Can you name four movies with scenes that feature abstract art? If you need help, consider these: Fantasia (1940), Beautiful Girls, Vertigo and Transcendence. Three of these films were part of my childhood introduction to abstract form and imagery. The fourth movie, Transcendence, allowed me the unique opportunity to fulfill a dream and see my artwork on film.
Like most of my peers, my first exposure to abstract art began with Disney’s Fantasia (1940). The film brought art and music together and made it come to life in a way I had never experienced before. Fantasia’s version of Toccata and Fugue in D Minor utilizes the abstract artwork and talents of Oskar Fischinger, a pioneer in abstract musical animation.
Later, when I decided to pursue a career in art and started to work with color and textures, I began to paint while listening to music. Today, this method continues to create a sense of nostalgia and comfort for me when I work.
And I can’t talk about my childhood and films without mentioning my mom and her love of black and white movies. Every time a Busby Berkeley movie came on, she insisted that I sit with her and watch it. Berkeley’s choreography with the shapes, spirals, and designs he created with his cast of chorus girls in Beautiful Girls/Dames was one of our favorites.
And who can forget watching late-night horror movies on tv? As a teenager, the highlight of my weekend was staying up all night and watching Alfred Hitchcock films. If you don’t remember the opening title sequence from Vertigo, take a look at it here. Graphic designer Saul Bass and computer animator John Whitney combined their talents to create an opening that leaves little to the imagination on how it feels to experience the sensation of vertigo.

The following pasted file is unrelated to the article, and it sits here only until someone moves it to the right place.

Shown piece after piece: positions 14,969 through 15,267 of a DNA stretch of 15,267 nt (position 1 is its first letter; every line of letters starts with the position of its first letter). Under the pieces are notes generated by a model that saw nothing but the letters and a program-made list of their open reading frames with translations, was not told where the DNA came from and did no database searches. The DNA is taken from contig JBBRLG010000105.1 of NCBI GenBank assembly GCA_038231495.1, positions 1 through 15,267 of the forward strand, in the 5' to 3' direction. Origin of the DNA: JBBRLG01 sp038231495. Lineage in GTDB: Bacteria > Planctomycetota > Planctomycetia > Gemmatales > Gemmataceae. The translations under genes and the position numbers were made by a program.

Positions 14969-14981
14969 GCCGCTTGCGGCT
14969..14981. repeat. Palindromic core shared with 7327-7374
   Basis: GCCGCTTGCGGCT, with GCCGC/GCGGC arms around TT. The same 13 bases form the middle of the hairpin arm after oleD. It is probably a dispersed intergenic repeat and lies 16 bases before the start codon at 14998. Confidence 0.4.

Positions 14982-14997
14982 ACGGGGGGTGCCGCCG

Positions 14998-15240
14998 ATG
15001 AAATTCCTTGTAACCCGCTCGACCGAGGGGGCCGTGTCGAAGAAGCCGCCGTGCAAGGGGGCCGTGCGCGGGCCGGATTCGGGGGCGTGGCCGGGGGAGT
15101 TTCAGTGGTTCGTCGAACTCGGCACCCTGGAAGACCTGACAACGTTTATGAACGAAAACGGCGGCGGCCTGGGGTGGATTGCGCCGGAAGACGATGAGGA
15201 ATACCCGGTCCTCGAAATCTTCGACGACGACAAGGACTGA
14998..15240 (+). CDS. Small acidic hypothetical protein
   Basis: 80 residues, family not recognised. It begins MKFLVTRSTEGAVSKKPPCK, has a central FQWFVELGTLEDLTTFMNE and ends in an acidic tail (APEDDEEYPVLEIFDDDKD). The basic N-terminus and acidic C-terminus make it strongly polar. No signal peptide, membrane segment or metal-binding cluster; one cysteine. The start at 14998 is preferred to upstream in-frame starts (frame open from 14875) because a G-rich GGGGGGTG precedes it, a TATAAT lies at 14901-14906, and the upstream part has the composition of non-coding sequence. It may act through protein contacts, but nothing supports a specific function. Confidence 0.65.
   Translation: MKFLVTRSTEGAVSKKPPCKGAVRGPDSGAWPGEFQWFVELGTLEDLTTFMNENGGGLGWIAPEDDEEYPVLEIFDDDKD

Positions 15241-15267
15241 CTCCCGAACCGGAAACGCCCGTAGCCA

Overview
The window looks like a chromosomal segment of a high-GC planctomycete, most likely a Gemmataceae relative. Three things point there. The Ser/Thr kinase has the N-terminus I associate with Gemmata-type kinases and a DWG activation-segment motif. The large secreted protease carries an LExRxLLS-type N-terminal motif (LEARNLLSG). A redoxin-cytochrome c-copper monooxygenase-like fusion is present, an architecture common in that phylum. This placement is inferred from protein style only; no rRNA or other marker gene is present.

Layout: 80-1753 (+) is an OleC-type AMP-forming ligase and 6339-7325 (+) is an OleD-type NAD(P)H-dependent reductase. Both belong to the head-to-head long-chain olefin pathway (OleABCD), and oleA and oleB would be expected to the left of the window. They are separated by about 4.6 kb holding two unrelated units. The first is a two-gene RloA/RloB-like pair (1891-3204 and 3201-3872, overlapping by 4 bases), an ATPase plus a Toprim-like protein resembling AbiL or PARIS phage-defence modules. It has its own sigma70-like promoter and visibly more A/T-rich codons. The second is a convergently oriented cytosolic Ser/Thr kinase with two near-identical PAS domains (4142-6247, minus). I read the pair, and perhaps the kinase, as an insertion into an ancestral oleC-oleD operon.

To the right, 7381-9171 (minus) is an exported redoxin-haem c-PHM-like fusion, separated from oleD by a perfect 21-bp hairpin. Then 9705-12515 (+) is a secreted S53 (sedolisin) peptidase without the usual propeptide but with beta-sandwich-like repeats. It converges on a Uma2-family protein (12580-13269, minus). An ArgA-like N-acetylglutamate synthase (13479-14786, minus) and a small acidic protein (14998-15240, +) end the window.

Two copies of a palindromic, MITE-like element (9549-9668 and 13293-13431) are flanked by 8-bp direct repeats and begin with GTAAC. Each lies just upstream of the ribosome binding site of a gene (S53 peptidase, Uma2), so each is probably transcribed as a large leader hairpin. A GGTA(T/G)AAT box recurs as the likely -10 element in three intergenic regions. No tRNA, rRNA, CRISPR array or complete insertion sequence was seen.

Seeing abstract art on television and in movies captured my attention and inspired me to paint. I connected with the energy of the music, symbols, and colors. In hindsight, it helped shape who I am as an artist and initiated my interest and fascination with painting colors and patterns that create an emotional response.
In 2013, a rare opportunity brought me full circle with my love of abstract art and film. Three of my radiation paintings appeared in the Johnny Depp movie Transcendence. Non-artists may not realize what a unique experience it is to see your artwork on the big screen, but this was a tremendous honor for me. You can see my painting, Radiation with Brown, Magenta and Violet, in the film scene here.
Abstract art in films made an impression on me and has been in my life for as long as I can remember. Fantasia (1940), Beautiful Girls, Vertigo, and Transcendence are four movies that feature memorable scenes with abstract art, and I continue to be inspired by these artists and their work.
More information on Oskar Fischinger can be found on the following sites:
For more information on Busby Berkeley, watch here